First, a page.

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Standards protecting against "underride" accidents questioned

With the height discrepancy between semi truck trailers and cars being so great, many collisions between the two in which a car runs into the back of a truck result in the car's windshield taking the brunt of the contact.

Such collisions kill many hundreds of people every year. To protect other vehicles in a truck accident, many trailers have been outfitted with metal guards underneath the trailer that are designed to contact the car below the windshield in an effort to save lives and reduce the severity of accidents.

Too often, though, car accidents involving semi truck trailers are not aided by these undercarriage guards, which can give way too easily and do nothing to impede another vehicle. Likely surprising to Ohio drivers and other motorists nationally is that these truck crash safety measures are often ineffective even when they meet the standards of the National Highway Traffic Safety Administration.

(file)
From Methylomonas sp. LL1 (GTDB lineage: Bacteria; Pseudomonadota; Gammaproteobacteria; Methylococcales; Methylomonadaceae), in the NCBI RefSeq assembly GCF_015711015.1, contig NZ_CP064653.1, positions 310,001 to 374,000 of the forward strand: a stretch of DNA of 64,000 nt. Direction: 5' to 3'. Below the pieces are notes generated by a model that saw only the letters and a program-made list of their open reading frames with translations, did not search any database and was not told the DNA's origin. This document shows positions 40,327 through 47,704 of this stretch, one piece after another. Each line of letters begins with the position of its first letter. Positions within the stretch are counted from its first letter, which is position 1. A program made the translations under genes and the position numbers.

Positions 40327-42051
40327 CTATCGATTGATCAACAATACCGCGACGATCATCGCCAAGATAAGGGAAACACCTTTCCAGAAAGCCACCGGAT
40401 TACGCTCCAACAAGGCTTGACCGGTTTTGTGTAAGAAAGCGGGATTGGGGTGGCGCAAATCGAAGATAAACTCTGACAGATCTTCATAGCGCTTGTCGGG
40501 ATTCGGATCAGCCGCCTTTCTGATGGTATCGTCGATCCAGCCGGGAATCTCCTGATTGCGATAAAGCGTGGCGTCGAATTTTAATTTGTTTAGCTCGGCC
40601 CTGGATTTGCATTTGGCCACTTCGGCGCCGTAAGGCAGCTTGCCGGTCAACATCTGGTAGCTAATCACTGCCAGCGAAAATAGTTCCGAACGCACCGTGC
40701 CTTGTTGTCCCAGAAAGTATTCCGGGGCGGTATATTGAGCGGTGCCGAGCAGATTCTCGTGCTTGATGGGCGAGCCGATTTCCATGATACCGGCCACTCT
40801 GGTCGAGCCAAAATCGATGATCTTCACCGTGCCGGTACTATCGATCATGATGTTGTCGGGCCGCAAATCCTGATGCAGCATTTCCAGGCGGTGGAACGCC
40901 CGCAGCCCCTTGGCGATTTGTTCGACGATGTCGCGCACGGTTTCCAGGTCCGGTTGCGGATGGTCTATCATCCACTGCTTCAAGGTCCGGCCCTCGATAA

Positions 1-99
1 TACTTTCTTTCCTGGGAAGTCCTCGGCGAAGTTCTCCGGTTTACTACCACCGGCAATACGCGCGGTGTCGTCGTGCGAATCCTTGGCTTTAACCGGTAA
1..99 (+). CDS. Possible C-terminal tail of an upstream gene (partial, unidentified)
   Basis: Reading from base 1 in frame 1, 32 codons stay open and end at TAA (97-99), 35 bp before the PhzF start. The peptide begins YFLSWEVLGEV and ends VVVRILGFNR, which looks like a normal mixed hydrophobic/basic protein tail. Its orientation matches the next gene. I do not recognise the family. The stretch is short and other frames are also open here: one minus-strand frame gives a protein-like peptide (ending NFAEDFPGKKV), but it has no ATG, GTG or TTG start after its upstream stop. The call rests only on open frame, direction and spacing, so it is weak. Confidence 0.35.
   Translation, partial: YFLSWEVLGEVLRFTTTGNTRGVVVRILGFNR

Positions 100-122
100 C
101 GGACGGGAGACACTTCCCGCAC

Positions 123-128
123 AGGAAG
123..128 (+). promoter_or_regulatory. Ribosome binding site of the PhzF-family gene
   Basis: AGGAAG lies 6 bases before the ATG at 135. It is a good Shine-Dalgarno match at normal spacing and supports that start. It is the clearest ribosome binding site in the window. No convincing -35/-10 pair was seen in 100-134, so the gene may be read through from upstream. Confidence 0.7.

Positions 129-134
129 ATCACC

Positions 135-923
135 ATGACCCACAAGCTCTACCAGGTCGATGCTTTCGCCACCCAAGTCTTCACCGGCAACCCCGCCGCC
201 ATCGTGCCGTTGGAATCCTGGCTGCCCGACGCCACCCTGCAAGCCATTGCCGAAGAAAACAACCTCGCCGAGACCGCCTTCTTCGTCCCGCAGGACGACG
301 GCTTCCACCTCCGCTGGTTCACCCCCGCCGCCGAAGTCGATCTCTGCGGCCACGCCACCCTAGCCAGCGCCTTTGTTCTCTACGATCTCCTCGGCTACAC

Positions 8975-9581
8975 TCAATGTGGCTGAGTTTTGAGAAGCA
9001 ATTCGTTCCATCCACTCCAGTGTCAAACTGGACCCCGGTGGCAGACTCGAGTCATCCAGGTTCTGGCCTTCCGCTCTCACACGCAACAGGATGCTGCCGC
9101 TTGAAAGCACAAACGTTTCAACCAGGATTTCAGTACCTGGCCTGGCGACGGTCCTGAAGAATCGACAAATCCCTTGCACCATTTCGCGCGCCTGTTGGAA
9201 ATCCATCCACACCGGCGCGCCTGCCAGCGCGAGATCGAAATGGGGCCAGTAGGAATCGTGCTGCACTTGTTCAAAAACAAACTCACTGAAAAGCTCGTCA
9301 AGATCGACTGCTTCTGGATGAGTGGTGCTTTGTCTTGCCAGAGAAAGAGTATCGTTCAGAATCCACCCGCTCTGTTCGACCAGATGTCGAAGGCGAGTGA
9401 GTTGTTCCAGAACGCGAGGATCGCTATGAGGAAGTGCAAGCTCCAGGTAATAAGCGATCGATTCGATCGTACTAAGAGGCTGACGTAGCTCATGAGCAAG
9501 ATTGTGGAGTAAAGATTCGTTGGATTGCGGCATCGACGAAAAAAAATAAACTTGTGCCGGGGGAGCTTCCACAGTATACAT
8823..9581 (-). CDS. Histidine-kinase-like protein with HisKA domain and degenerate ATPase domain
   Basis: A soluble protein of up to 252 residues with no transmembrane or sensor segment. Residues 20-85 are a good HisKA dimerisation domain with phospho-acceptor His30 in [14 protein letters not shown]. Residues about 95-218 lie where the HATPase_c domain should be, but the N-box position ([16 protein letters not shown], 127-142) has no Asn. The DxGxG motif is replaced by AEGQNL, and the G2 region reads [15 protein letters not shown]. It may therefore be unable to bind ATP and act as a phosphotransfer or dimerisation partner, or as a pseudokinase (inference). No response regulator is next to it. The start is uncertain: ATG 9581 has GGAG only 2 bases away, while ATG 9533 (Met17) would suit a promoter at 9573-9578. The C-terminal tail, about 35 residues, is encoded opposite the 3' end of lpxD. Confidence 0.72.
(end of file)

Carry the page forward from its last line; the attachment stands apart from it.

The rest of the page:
A recent study conducted by the Insurance Institute for Highway Safety (IIHS) provides further confirmation of the nominal efficacy of underride guards, arguing that the guards are not strong enough to stop cars from sliding underneath the vehicle even when traveling at moderate speeds.

The IIHS is confident that heightened standards could make underride guards more effective and that underride accidents could be almost entirely prevented by more stringent measures and stronger guards.

According to one expert, the standards for underride guards haven't been changed since the mid-1990s. And until new safety standards are implemented, it is unlikely that trucking companies will do any more than the bare minimum to improve this safety feature on their trailers.

Source: Fox News, "IIHS: Truck safety standards need update," Doug Smith, June 27, 2012

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